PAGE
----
Lyn McDonald, Site Director at the Royal Infirmary of Edinburgh, NHS Lothian, said: “On Thursday 20 April, the Royal Infirmary of Edinburgh Emergency Department had an extremely busy day, particularly in the late afternoon and early evening, after a busy Easter weekend.

“The number of attendances at the department were higher than average, which meant that the site admitted an additional 20 patients more than is normally predicted.

“This resulted in a number of patients in the Emergency Department waiting to be admitted.”

A Scottish Government spokesperson said: “Unnecessary long waits in A&E are not acceptable. The board have offered their assurance that they quickly recovered their A&E performance following higher than average attendances at the Royal Infirmary of Edinburgh last Thursday. Through the A&E Improvement Programme, we are working closely with hospitals to ensure processes and best practices are in place to minimise delays for patients. We have been supporting the RIE to roll out ‘Daily Dynamic Discharge’ across its wards, aimed at improving the timeliness and quality of patient care from arrival to discharge from the hospital.”

Miles Briggs, MSP said: “These A&E waiting times are totally unacceptable and another indication of the massive pressure on NHS services in Lothian which is clearly struggling to cope. The SNP government, which is consistently failing to meet its A&E targets, needs to get an urgent grip and support hardworking NHS staff locally. I will be tabling questions at Holyrood to put pressure on Ministers to act before this crisis worsens.”

‘It’s high time that the government took a really strong view of the NHS’

Margaret Watt, chair of the Scottish Patients Association, slammed the Scottish Government saying the situation in hospitals all over the country was “getting worse”.

She said: “It not only happens in Edinburgh, I’m sure this kind of thing has happened in Glasgow as well at the new Queen Elizabeth Hospital.

“It’s high time that the government took a really strong view of the NHS in Scotland because we’re not going anywhere.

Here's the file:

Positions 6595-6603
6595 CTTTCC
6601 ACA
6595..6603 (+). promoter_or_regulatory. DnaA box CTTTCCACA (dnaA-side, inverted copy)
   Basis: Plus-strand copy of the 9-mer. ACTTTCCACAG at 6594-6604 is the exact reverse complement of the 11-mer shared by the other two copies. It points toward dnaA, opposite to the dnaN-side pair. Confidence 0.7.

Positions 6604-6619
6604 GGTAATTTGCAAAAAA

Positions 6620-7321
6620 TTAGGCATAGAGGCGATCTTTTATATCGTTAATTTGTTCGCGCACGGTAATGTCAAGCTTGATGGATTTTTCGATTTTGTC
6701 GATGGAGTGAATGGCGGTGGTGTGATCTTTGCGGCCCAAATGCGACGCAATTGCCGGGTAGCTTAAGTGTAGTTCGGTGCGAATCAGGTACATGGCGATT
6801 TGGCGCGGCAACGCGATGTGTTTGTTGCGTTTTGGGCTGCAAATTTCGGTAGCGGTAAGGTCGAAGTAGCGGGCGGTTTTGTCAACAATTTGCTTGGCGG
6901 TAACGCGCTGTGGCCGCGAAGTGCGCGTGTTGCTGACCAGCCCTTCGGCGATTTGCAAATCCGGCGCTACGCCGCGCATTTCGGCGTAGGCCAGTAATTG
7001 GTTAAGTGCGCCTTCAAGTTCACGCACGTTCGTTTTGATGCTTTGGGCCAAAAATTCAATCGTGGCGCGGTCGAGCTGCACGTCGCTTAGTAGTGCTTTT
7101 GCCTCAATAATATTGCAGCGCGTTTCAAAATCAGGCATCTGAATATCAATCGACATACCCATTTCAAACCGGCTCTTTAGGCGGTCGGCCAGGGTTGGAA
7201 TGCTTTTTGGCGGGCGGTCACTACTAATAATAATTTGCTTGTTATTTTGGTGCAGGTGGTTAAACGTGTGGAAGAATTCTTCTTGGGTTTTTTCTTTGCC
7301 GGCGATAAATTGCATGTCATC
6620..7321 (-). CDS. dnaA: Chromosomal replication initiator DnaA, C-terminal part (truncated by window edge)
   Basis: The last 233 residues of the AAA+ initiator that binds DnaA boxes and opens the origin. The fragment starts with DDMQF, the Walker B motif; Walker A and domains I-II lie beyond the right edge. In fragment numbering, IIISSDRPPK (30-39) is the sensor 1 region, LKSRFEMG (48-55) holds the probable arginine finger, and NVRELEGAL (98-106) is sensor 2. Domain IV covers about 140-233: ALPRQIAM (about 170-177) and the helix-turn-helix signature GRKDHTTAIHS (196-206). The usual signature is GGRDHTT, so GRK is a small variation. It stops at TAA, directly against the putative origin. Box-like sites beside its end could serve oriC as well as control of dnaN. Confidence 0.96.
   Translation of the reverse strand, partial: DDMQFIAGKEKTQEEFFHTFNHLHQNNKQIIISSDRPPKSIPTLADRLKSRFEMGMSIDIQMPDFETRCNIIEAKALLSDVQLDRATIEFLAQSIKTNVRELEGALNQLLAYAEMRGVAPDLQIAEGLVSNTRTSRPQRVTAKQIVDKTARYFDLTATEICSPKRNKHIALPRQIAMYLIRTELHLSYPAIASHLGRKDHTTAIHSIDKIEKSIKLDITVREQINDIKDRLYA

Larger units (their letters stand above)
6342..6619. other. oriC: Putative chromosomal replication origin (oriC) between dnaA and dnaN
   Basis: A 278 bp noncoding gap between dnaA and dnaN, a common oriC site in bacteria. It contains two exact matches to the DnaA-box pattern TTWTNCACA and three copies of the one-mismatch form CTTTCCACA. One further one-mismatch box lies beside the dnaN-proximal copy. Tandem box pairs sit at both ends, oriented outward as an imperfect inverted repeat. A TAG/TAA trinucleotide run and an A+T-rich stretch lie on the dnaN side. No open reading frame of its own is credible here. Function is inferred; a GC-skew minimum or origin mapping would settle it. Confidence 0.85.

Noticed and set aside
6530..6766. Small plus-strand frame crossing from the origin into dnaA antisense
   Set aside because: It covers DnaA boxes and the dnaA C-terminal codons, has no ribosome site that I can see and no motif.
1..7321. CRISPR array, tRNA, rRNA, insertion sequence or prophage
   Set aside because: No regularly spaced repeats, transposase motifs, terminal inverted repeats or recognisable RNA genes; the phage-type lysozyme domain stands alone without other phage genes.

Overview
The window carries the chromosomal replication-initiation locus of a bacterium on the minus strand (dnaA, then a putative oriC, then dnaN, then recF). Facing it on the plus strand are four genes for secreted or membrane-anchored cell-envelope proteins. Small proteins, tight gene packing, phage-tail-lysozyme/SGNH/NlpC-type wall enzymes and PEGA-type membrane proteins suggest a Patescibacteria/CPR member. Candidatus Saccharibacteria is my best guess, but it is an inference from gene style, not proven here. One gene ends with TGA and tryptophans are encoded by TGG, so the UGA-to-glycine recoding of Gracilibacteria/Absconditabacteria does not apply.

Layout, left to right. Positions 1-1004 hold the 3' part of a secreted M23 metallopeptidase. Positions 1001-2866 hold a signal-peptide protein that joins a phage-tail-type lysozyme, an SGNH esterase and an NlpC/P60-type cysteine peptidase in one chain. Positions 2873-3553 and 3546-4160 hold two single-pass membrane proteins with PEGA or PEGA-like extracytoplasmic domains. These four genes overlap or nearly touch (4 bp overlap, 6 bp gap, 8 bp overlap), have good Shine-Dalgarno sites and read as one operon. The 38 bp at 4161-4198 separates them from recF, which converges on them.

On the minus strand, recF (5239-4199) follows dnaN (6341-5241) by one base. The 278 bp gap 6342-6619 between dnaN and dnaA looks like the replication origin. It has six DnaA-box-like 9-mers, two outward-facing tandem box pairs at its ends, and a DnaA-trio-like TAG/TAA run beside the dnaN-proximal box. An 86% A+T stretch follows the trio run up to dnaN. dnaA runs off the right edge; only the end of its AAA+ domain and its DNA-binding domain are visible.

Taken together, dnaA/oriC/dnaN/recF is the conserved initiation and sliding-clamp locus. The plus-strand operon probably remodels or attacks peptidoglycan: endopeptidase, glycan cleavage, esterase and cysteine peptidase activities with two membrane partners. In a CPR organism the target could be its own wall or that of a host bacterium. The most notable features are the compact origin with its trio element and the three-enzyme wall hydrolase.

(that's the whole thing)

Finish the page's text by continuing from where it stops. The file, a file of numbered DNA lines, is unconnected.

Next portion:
“It’s just getting worse and worse – what are they going to do about it?

“The politicians are so busy fighting among themselves, they forget that we, the public, employ them to look after our needs and that is not what’s happening.

“The situation is now out of control and unless the Scottish Government do something about it – I don’t know what we are going to do with our patients. If they can’t handle it then I’m sorry – send the patients to the private sector which I don’t think is a good thing. But where are we going to put them? They need the surgery, they need their operations because some of the conditions are very serious.

“This type of situation is always putting patients’ lives at risk and it’s always covered up.

“They have to deal with it now instead of fighting among themselves in the parliament.

“Something must be done about our NHS to keep our patients safe.

“Patients deserve better for the money that we are paying the politicians. They have to go through a system before they can be registered or taken to a ward.

“If you’re going in by ambulance you have to sit in a queue.

“That’s because the administration can’t deal with things quick enough.

“The thing is – and this is the case at all big hospitals – you normally have to wait for somebody to vacate one of the emergency cubicles before you can be seen by a consultant and this can be very time consuming. After that the patient goes to a ward or a room and that’s only if one is free. If it’s not then they just have to lie there waiting.

“How do they know that some of these people are not having heart attacks or have just had a stroke while they’re lying there waiting to be seen?

“I know another referendum is important to the politicians at Holyrood but they need to start looking at the health service – because if they don’t we’re going to lose it.”